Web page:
The following interview is with Heidi Lobprise, DVM, DAVDC, our next Germinder + Associates 20th Anniversary Power of Pink Honoree sponsored by Goodnewsforpets. Dr. Heidi Lopbrise graciously graced our VMX booth February 4th and 5th signing complimentary copies of her Blackwell’s 5 Minute Consult Small Animal Dentistry Textbook. She also provided input into the first Winter edition of the GNFP Digital Download Series, customizable dentistry content for veterinarians.
Publisher Lea-Ann Germinder first met Dr. Heidi Lobprise during Germinder’s development of the “Pets Need Dental Care, Too” campaign with the veterinary dentistry experts, the American Veterinary Medical Association and Hill’s Pet Nutrition, who underwrote the entire campaign. They’ve kept in touch over the years and what has impressed Germinder most has been Lopbrise’s unfailing dedication not only to her specialty, but to her general kind hearted nature to help mentor and teach others.
You graduated from Texas A&M in 1983 when not as many women were entering the veterinary profession. What led you to decide to become a companion animal veterinarian?
I was one of those who knew ‘since I was 7’ that I wanted to be a veterinarian. Since neither of my parents really liked animals, I consider it my major rebellion. While I loved horses, the fit for small animal practice was best for me.
You not only became a veterinarian, but you decided to pursue a specialty in veterinary dentistry. How did that come about?
Divine guidance – After leaving a practice, I started doing relief work, including one day a week with Dr. Robert Wiggs. He became board certified a few years after I started there, and we had one of the first private practice residencies.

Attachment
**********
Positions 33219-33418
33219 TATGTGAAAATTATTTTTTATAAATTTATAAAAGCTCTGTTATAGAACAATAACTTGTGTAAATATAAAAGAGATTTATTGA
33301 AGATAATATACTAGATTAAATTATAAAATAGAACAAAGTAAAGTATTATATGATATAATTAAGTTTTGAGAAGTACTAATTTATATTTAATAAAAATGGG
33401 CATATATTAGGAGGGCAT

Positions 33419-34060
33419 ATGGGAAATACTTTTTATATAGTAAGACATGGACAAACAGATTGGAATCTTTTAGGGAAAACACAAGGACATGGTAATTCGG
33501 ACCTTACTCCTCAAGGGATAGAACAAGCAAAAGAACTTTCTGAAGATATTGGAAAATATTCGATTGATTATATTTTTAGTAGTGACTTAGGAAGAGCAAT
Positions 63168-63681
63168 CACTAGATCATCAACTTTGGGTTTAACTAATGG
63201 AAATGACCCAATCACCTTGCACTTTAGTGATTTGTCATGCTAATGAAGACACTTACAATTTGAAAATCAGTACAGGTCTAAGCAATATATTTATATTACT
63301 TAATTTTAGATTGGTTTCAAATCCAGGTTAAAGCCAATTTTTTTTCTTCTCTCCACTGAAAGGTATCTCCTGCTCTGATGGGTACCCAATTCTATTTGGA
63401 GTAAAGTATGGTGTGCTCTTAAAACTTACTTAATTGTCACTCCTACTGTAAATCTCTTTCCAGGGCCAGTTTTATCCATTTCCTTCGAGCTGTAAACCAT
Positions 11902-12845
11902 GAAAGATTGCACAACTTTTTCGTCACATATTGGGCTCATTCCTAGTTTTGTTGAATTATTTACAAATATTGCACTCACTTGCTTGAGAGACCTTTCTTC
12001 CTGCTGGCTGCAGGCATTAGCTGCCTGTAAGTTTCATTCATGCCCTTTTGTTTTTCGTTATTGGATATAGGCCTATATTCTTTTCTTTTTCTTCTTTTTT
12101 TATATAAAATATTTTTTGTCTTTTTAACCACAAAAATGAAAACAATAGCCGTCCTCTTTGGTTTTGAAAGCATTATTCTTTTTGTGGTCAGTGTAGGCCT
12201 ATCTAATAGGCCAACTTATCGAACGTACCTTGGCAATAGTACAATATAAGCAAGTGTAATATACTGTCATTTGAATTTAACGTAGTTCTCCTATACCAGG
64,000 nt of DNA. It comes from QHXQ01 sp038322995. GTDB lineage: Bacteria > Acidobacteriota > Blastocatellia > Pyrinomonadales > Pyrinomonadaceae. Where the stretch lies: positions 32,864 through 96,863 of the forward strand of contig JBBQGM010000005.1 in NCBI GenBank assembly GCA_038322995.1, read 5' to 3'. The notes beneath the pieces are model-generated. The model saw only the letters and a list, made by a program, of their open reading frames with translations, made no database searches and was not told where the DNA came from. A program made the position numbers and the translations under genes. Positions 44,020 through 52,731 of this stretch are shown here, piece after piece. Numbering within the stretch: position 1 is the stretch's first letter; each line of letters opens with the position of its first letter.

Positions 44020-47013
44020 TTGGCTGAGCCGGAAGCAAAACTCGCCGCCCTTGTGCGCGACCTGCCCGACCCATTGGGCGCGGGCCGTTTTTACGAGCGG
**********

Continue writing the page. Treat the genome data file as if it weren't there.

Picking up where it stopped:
I first met you when you were studying with Dr. Wiggs. He was then president of the American Veterinary Dental Society. What was the biggest lesson in dentistry you learned from him?
The biggest lesson was that you can never stop learning. The second biggest was the impact that good dental care can have on the overall health and quality of life of our patients.
As president of the American Veterinary Dental Society, Dr. Wiggs was the first spokesperson for the first Pets Need Dental Care, Too public awareness campaign. Did you know then the campaign would have such an impact in growing veterinary dentistry?
I had no clue it would be as impactful as it was. Of course, there was such great opportunity, as the scope of quality dentistry in practice back then wasn’t that impressive. To this day, February is considered National Pet Dental Health Month, though we try to expand the message to say that EVERY month should be pet dental health month.
Where is veterinary dentistry today? What is the most important message the experts want to get out to general practitioners and the pet-owning public?
Veterinary dentistry is leaps and bounds over what it used to be. More practices are getting intraoral dental radiography and are getting more comfortable with general anesthesia with our older and at-risk patients, who absolutely NEED good dental care! The most important message is to provide a lifetime of good dental care, both in the practice and in the home, as many conditions, especially periodontal disease and broken teeth, are preventable in most patients.
What can you tell us about the International Veterinary Senior Care Society (IVSCS), another one of your passions?